Effects of probiotic bacteria and oils on fatty acid profiles of cultured cream


EKINCI F. Y. , OKUR O. D. , Ertekin B. , Guzel-Seydim Z.

EUROPEAN JOURNAL OF LIPID SCIENCE AND TECHNOLOGY, cilt.110, ss.216-224, 2008 (SCI İndekslerine Giren Dergi) identifier identifier

  • Cilt numarası: 110 Konu: 3
  • Basım Tarihi: 2008
  • Doi Numarası: 10.1002/ejlt.200700038
  • Dergi Adı: EUROPEAN JOURNAL OF LIPID SCIENCE AND TECHNOLOGY
  • Sayfa Sayısı: ss.216-224

Özet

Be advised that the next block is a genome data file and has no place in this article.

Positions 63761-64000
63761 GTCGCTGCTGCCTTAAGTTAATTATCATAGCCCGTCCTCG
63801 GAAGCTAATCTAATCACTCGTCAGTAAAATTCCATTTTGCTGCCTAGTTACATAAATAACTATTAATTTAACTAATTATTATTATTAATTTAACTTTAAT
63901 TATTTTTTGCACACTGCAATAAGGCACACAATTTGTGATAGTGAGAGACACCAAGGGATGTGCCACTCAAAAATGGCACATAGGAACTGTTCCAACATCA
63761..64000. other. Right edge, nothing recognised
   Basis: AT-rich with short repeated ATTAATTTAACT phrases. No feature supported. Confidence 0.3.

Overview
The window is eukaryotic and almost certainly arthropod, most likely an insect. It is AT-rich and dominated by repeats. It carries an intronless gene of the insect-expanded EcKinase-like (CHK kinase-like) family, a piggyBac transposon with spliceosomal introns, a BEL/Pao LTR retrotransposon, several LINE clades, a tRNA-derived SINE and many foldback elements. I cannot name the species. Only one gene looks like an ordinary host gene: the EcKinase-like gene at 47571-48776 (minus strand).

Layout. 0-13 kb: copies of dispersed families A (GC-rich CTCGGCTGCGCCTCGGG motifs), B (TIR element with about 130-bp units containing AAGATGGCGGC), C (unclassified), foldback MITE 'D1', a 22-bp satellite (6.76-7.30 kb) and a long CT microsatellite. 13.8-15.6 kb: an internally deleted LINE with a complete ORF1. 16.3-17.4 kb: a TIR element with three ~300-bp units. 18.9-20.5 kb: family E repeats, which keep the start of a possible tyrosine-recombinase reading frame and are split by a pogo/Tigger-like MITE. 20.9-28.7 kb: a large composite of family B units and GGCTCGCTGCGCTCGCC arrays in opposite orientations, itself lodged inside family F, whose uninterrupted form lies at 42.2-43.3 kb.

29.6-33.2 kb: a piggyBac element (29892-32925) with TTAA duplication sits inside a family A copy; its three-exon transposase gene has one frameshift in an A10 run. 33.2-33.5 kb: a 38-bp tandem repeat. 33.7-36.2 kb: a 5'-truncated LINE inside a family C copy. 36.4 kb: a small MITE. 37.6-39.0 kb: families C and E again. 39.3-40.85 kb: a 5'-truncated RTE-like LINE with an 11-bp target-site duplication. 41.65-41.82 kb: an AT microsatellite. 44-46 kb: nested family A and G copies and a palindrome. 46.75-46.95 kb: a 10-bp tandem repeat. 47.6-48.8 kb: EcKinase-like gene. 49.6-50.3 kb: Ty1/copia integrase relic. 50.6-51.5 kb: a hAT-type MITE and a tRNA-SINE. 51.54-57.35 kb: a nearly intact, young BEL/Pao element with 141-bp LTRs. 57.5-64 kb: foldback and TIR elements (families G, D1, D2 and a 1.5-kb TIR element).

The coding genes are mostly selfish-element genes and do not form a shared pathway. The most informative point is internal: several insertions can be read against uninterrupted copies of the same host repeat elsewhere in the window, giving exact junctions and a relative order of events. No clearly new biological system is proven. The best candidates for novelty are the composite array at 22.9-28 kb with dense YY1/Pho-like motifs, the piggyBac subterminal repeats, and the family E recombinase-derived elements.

The aim of this study was to determine the effects of using various probiotic bacteria and plant oils in cultured cream on the fatty acid profiles including conjugated linoleic acids (CLA). L. acidophilus, B. bifidum, S. thermophilus and L. bulgaricus, P thoenii (jensenii) P 126, and P jensenii B 1264 and a mixed culture (blend of L. acidophilus, B. bifidum, S. thermophilus and L. bulgaricus) were used in the fermentation of cream samples at a level of 2%. Cream samples were fortified with sunflower oil, soybean oil and hazelnut oil at a level of 2%. Microbial counts and fatty acid profile analysis were performed. The microbial results demonstrated that fermented cream could be a superior product for the presence of probiotics. Even though the cream samples contained 52% milk fat, in the majority of the samples growth of probiotic bacteria was higher than 10(6) cfu/g. Concentrations of short-chain fatty acids such as butyric, caproic and capric acids in cultured cream samples differed depending on the cultures used, while long-chain unsarurated fatty acids were significantly affected by the plant oil fortification. The highest CLA content was obtained in the sample produced with B. bifidum, containing 0.73 mg of CLA/g fat. The effect of different plant oils on CLA concentration was significant (p >0.05) for HO + YC, SFO + LBYC and SO + LBYC. Results of the study are important for the dairy industry since it is the first publication on fermented cream with improved functional properties. The development of functional cultured cream with plant oils and probiotic bacteria would provide an important alternative dairy product.